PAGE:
Says Who Mortgage Marketing

From: Ameen Kamadia

Subvert the Dominant Paradigm.

This intentionally fancy pants statement is a way of reminding me to rock the boat, challenge the status quo, and, to practice what I call "says who" marketing.

People are rule makers and rule followers by nature. We tend to like our environments organized and reliable, and if things around us are messy and confusing, we get very uncomfortable and will go looking for ways to put things in order. Marketing is an area that can get messy and confusing real fast. A mixture of art and science, marketing is often highly ambiguous and uncertain. It is also a high-profile expense bucket that may or may not produce the right results. With all the unknowns, it's no wonder that we look for rules to follow when planning our marketing programs.

And there are rules aplenty out there. There are piles and piles of web sites, magazines, seminars, printed books, training courses, and other resources that will tell you how to market in as much detail as your heart desires. And there are loads of companies and consultants offering systems and methodologies that you can follow like cook books to whip up marketing results.

There is nothing wrong with all this-it's great to have such an extensive resource to draw from when considering your best way forward. But beware! If you adopt marketing practices and methods without first thinking them through for yourself, you may end up with the wrong results at the end of the day.

I suggest practicing "says who" marketing. For example:

Everyone knows that every loan officer needs a personal brochure....says who? There might be other materials that will give you a better return on investment than a brochure.

To gain recognition in your market, you need to have your picture on your business cards...says who? They might be way more productive for a lot less money with a great USP instead.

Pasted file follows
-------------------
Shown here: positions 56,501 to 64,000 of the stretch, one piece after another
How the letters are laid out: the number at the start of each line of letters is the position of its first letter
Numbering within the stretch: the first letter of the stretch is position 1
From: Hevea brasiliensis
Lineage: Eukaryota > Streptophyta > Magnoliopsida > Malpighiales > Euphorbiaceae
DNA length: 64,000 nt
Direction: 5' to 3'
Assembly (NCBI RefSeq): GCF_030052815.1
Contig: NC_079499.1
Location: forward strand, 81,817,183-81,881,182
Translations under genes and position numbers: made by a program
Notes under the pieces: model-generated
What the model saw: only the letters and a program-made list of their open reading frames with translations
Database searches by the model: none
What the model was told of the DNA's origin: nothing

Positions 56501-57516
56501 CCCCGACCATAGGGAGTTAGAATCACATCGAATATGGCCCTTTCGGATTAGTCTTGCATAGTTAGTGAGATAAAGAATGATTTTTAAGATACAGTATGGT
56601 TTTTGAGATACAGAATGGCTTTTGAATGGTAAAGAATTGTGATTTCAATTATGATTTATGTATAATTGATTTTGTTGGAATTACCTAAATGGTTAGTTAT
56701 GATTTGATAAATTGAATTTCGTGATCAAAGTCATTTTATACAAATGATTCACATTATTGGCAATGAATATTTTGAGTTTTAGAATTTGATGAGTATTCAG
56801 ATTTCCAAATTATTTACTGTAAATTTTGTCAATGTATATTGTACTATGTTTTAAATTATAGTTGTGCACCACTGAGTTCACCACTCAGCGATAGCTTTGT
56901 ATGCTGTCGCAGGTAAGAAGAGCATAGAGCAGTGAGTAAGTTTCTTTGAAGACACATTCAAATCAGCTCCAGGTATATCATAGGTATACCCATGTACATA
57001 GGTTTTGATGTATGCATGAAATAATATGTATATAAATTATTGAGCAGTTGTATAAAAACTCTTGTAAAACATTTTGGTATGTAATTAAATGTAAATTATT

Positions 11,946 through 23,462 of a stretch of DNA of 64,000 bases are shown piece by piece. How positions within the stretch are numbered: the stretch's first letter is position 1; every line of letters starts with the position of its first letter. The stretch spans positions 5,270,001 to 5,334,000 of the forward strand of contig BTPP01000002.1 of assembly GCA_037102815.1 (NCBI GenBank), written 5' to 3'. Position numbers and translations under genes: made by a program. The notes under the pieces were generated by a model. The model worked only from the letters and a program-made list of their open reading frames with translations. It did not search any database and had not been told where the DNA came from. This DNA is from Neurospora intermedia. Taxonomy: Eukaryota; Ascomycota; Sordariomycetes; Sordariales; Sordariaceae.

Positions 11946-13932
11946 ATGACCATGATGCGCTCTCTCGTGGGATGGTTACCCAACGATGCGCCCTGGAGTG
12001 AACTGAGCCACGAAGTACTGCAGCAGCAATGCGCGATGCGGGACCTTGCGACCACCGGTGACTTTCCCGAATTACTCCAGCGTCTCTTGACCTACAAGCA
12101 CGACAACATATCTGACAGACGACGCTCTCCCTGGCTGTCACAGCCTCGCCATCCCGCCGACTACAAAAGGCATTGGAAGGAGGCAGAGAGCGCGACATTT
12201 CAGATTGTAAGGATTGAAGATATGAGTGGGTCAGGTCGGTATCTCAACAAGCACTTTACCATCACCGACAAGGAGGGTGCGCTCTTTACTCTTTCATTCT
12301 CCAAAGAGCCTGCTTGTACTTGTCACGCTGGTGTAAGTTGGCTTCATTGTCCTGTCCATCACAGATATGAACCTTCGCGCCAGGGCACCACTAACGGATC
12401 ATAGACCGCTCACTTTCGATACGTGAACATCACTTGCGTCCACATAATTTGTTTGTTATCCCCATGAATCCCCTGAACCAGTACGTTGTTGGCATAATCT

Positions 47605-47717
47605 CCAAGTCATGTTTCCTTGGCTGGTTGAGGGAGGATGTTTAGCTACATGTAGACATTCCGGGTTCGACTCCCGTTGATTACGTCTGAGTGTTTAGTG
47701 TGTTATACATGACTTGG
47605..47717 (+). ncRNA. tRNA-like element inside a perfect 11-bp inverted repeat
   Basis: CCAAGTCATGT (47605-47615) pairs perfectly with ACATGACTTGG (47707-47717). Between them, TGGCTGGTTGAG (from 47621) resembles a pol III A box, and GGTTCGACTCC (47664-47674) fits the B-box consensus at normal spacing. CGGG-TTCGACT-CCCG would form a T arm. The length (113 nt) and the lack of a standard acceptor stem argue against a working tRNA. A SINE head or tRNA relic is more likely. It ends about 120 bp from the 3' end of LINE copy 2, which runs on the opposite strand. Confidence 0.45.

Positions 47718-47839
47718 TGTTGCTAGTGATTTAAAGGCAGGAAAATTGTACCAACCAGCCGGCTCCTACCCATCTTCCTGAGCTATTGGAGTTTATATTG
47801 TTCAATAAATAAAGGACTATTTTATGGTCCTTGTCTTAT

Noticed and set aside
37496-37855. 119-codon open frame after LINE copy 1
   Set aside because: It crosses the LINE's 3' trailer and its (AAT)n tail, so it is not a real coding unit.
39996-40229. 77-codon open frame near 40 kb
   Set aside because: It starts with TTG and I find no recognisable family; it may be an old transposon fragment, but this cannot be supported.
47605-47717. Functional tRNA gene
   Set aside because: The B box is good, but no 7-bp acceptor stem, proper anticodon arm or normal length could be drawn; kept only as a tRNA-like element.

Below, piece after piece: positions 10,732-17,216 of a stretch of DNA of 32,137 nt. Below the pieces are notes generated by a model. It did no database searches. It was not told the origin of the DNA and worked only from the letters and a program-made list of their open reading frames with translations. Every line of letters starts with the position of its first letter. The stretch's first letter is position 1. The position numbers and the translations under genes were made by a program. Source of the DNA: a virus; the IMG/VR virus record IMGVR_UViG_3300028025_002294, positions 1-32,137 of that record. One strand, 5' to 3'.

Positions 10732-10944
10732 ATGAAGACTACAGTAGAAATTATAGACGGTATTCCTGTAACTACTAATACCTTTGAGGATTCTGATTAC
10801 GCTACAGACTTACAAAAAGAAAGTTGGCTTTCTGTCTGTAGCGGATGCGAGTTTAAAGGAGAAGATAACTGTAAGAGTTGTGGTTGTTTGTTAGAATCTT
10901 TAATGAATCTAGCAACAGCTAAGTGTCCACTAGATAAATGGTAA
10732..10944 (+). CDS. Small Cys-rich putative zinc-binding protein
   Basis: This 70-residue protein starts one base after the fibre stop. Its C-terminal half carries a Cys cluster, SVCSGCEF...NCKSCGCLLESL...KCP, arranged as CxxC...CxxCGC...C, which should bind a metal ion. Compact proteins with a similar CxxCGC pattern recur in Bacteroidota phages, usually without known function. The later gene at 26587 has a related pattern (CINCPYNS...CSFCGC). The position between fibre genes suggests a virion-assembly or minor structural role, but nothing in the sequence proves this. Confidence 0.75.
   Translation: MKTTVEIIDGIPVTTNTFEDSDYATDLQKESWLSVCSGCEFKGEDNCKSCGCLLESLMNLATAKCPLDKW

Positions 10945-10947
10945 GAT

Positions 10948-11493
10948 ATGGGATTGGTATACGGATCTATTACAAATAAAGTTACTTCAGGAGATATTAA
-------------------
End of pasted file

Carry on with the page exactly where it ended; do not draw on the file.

To succeed today, you need to blog or podcast...says who? Both of these communication vehicles are specialized and require a steady commitment of time and money to work well.

Sure, there might be uses for one or both of these in your business, but you might also be able to succeed mightily without ever starting a blog or recording a podcast.

Here's one that might sound odd. If you have a business, you must have a web site...says who?

Okay, I admit that I think that there are very few businesses that won't get big benefits from having an online presence. It's the word "must" that rings alarm bells for me...why MUST you have a web site?

The list of rules and good advice goes on from there, but hopefully you get the picture.

Always ask "why?" Are there other ways we can do it? Who says we need to do this? And continue to ask questions, even for programs and initiatives that have been around for a while.

Test alternatives, consider new approaches, color outside the lines.

Remember, there aren't really any rules in marketing. Just made up stuff that gets disguised as rules. By all means, subscribe to the newsletters, read the books, and invite the consultants to pitch to you. While you do this, though, keep an open mind, don't assume that what worked for someone else will necessarily work for you, and practice says who marketing any time you find yourself thinking automatically about how things should look.

Happy Originating!


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